Unlocking Cell Phones Is Once Again Legal
President Barack Obama today signed into law a bill that makes it legal for Americans to unlock their cell phones. The bill was passed by the Senate and House of Representatives last month. The bill restores a provision in the Digital Millennium Copyright Act. The provision will be reviewed by the Library of Congress once every three years. Customers will need to meet certain conditions in order to unlock their phones, such as complete their contracts or own their device outright. Unlocked devices can be used on network operators other than the one who sold the device.
Senate Votes to Uphold ZTE Ban in Defense Bill
The Senate approved legislation that would see the ban against ZTE remain in place. The chamber on Monday voted in favor of the National Defense Authorization Act (NDAA), a bill passed by the Senate every year.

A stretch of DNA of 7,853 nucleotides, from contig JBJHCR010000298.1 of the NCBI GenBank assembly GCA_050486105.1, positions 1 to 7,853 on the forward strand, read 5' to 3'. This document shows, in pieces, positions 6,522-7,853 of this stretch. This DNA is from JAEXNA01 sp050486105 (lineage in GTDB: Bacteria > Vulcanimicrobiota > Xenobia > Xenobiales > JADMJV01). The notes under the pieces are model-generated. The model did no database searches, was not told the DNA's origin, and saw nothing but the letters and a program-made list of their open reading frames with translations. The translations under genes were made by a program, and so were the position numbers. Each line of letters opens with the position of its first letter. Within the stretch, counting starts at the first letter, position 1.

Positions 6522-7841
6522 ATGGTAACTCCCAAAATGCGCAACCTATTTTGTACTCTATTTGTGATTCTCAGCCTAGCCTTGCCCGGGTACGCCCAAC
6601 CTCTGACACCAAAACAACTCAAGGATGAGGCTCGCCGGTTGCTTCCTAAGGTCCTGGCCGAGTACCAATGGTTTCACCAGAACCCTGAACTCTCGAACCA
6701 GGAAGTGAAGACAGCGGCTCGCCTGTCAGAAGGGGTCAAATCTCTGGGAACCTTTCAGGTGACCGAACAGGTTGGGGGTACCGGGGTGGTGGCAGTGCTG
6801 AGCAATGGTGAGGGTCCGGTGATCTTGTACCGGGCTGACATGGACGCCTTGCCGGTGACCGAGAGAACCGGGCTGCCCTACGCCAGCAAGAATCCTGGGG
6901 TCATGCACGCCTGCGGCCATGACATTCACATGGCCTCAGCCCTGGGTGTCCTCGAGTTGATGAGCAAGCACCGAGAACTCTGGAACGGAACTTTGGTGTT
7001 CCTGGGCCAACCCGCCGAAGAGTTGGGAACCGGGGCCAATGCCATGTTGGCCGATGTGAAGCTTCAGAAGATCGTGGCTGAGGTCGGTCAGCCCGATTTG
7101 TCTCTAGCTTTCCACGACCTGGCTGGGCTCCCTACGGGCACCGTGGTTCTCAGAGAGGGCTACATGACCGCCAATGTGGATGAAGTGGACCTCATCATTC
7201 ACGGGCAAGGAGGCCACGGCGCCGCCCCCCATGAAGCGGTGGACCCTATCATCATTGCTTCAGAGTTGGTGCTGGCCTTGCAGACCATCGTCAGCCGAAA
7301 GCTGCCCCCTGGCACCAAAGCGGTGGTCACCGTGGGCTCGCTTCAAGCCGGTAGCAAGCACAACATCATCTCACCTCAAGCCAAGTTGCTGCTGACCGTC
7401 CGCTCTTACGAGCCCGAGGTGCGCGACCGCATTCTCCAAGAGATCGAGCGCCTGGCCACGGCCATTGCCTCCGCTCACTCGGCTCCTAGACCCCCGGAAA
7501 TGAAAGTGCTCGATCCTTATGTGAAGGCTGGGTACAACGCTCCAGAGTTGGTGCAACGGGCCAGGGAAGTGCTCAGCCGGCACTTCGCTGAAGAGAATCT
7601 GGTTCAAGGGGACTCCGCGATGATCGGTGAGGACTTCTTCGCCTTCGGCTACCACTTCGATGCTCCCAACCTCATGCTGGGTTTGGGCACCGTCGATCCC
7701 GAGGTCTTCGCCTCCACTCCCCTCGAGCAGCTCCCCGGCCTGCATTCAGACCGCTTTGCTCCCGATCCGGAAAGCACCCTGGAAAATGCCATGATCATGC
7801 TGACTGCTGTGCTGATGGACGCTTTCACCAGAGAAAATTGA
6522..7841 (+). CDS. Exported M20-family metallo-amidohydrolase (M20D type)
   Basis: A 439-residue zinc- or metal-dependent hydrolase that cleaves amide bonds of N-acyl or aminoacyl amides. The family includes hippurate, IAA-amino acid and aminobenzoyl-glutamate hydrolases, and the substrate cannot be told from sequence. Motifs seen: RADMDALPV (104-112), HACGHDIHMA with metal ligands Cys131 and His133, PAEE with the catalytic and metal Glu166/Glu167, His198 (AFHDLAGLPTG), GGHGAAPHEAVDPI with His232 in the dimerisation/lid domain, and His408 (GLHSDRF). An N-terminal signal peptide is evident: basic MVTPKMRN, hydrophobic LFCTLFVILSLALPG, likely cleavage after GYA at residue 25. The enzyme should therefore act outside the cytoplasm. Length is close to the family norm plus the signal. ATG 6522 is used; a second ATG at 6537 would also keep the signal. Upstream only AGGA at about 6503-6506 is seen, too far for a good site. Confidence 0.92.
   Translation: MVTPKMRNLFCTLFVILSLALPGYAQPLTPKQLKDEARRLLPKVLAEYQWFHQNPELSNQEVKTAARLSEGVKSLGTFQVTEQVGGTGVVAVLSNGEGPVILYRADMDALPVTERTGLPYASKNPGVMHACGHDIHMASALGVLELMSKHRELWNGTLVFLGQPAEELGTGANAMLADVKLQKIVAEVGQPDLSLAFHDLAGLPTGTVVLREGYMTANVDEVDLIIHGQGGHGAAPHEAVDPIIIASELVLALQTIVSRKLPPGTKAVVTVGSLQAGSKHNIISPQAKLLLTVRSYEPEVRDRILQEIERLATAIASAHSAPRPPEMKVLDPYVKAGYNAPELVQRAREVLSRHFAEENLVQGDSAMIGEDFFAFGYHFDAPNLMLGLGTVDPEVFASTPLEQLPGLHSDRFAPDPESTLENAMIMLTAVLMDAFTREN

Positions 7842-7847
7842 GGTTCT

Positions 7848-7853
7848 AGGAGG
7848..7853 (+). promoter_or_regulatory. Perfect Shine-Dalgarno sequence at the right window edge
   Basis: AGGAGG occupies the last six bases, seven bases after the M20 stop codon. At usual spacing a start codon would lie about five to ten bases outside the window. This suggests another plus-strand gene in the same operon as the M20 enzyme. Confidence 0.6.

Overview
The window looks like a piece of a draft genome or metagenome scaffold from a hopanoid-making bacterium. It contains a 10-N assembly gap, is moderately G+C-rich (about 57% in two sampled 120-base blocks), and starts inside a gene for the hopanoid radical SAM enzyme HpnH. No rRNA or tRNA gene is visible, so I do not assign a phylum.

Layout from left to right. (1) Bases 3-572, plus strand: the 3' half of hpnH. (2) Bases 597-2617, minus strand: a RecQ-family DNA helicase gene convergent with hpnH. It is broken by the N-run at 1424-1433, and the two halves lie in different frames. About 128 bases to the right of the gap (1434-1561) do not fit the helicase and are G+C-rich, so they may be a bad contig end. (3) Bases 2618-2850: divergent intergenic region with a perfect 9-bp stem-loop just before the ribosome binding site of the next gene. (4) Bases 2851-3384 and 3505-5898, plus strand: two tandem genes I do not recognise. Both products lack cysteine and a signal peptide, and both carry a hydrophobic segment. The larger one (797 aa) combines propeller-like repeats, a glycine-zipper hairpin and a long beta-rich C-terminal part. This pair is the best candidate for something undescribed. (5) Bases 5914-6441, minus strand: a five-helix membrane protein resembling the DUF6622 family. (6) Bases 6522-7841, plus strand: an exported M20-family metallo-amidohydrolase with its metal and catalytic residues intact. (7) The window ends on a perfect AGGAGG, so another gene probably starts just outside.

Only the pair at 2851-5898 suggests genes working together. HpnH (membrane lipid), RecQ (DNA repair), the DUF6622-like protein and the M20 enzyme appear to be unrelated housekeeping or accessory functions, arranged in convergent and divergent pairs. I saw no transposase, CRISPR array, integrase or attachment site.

Houses Passes Bill that Could Cripple FCC's Net Neutrality Rules
The U.S. House of Representatives today passed bill HR 2666, which could interfere with the FCC's ability to enforce net neutrality provisions.
Republican Proposal Would Eliminate Lifeline Cell Service for Poor
A new bill proposed by Rep. Austin Scott in Georgia aims to take free cell phones and service away from low-income Americans.
Bill Would Compel Companies to Break Encryption
A new bill introduced by members of the House and Senate would force smartphone makers to crack encryption on devices any time law enforcement asks. A draft of the bill, submitted by Senators Diane Feinstein of California and Richard Burr of North Carolina, says tech firms "must provide in a timely manner responsive, intelligible information or data, or appropriate technical assistance to obtain such information." Feinstein and Burr have been threatening such legislation since last year, but the notion has taken a new direction ever since the FBI asked Apple to help decrypt an iPhone and Apple refused.
and they always are right